< Back to H.R. 4292 (112th Congress, 2011–2013)

Text of the ID MEDS Act

This bill was introduced on March 28, 2012, in a previous session of Congress, but was not enacted. The text of the bill below is as of Mar 28, 2012 (Introduced).

Source: GPO

I

112th CONGRESS

2d Session

H. R. 4292

IN THE HOUSE OF REPRESENTATIVES

March 28, 2012

(for himself, Mr. Wolf, and Mr. Austria) introduced the following bill; which was referred to the Committee on Energy and Commerce

A BILL

To direct the Attorney General to establish uniform standards for the exchange of controlled substance and prescription information for the purpose of preventing diversion, fraud, and abuse of controlled substances and other prescription drugs.

1.

Short title

This Act may be cited as the Interstate Drug Monitoring Efficiency and Data Sharing Act of 2012 or the ID MEDS Act.

2.

National interoperability standards

(a)

In general

Not later than 1 year after the date of enactment of this Act, the Attorney General shall establish national interoperability standards to facilitate the exchange of prescription information across State lines by States receiving grant funds under—

(1)

the Harold Rogers Prescription Drug Monitoring Program established under the Departments of Commerce, Justice, and State, the Judiciary, and Related Agencies Appropriations Act, 2002 (Public Law 107–77; 115 Stat. 748); and

(2)

the Controlled Substance Monitoring Program established under section 399O of the Public Health Service Act (42 U.S.C. 280g–3).

(b)

Requirements

The Attorney General, in consultation with the Secretary of Health and Human Services, shall ensure that the national interoperability standards established under subsection (a)—

(1)

implement open standards that are freely available, without cost and without restriction, in order to promote broad implementation;

(2)

provide for the use of exchange intermediaries, or hubs, as necessary to facilitate interstate interoperability by accommodating State-to-hub and direct State-to-State communication;

(3)

support transmissions that are fully secured as required, using industry standard methods of encryption, to ensure that Protected Health Information and Personally Identifiable Information (PHI and PII) are not compromised at any point during such transmission; and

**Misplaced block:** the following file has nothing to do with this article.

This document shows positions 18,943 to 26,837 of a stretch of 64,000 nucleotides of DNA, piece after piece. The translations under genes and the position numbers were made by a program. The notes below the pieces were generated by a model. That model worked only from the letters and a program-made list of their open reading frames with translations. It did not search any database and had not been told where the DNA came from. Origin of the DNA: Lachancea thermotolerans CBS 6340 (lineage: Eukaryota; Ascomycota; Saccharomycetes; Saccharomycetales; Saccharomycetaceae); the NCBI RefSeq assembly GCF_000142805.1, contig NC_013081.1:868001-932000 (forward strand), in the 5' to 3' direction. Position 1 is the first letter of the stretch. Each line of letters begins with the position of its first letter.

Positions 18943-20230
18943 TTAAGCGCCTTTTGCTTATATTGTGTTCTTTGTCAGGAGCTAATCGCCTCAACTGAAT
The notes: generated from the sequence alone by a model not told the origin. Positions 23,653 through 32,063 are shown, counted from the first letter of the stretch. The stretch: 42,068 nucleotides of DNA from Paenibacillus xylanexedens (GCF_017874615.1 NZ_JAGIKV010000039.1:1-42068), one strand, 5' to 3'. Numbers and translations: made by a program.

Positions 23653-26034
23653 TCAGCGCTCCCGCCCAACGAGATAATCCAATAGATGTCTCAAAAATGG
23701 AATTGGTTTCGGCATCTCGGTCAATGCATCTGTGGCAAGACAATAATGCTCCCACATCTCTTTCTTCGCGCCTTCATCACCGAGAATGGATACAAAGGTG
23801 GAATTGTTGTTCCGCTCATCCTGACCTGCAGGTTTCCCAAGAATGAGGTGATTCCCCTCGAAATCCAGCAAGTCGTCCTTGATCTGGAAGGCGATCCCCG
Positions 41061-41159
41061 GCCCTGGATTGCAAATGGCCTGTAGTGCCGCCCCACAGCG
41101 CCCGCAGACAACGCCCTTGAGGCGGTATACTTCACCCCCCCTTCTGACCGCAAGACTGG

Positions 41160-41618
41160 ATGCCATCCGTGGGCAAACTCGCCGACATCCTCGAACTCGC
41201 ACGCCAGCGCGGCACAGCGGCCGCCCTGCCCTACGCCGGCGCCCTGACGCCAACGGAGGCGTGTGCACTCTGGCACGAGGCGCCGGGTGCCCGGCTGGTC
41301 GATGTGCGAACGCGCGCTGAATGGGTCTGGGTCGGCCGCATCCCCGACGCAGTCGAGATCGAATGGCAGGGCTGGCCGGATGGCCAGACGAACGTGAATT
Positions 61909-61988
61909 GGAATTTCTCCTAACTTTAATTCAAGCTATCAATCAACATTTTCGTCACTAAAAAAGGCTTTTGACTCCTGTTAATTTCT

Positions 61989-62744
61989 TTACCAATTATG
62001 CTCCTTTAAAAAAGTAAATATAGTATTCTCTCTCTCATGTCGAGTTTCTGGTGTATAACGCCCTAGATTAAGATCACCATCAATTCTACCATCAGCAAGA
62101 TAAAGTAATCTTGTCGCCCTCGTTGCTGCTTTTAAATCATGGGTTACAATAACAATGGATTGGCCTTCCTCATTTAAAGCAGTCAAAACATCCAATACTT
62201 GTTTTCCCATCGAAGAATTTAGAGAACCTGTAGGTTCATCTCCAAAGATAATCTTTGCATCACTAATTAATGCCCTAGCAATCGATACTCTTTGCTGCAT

(4)

employ access control methodologies to share protected information solely in accordance with State laws and regulations.

3.

State recipient requirements

(a)

Harold Rogers Prescription Drug Monitoring Program

(1)

In general

Not later than 1 year after the date on which the Attorney General establishes national interoperability standards under section 2(a), a recipient of a grant under the Harold Rogers Prescription Drug Monitoring Program established under the Departments of Commerce, Justice, and State, the Judiciary, and Related Agencies Appropriations Act, 2002 (Public Law 107–77; 115 Stat. 748) shall ensure that the databases of the State comply with such national interoperability standards.

(2)

Use of enhancement grant funds

A recipient of an enhancement grant under the Harold Rogers Prescription Drug Monitoring Program established under the Departments of Commerce, Justice, and State, the Judiciary, and Related Agencies Appropriations Act, 2002 (Public Law 107–77; 115 Stat. 748) may use enhancement grant funds to standardize the technology architecture used by the recipient to comply with the national interoperability standards established under section (2)(a).

(b)

Controlled Substance Monitoring Program

Section 399O(e) of the Public Health Service Act (42 U.S.C. 280g–3(e)) is amended by adding at the end the following:

(5)

Not later than 1 year after the date on which the Attorney General establishes national interoperability standards under section 2(a) of the ID MEDS Act, the State shall ensure that the database complies with such national interoperability standards.

.

4.

Report

(a)

In general

Not later than 1 year after the date of enactment of this Act, the Attorney General, in consultation with the Secretary of Health and Human Services, shall submit to the Committee on the Judiciary of the Senate and the Committee on the Judiciary of the House of Representatives a report on enhancing the interoperability of State prescription monitoring programs with other technologies and databases used for detecting and reducing fraud, diversion, and abuse of prescription drugs.

(b)

Contents

The report required under subsection (a) shall include—

(1)

a discussion of the feasibility of making State prescription monitoring programs interoperable with other relevant technologies and databases, including—

(A)

electronic prescribing systems;

(B)

databases operated by the Drug Enforcement Agency;

(C)

electronic health records; and

(D)

pre-payment fraud-detecting analytics technologies;

(2)

an assessment of legal, technical, fiscal, privacy, or security challenges that have an impact on interoperability;

(3)

a discussion of how State prescription monitoring programs could increase the production and distribution of unsolicited reports to prescribers and dispensers of prescription drugs, law enforcement officials, and health professional licensing agencies, including the enhancement of such reporting through interoperability with other States and relevant technology and databases; and

(4)

any recommendations for addressing challenges that impact interoperability of State prescription monitoring programs in order to reduce fraud, diversion, and abuse of prescription drugs.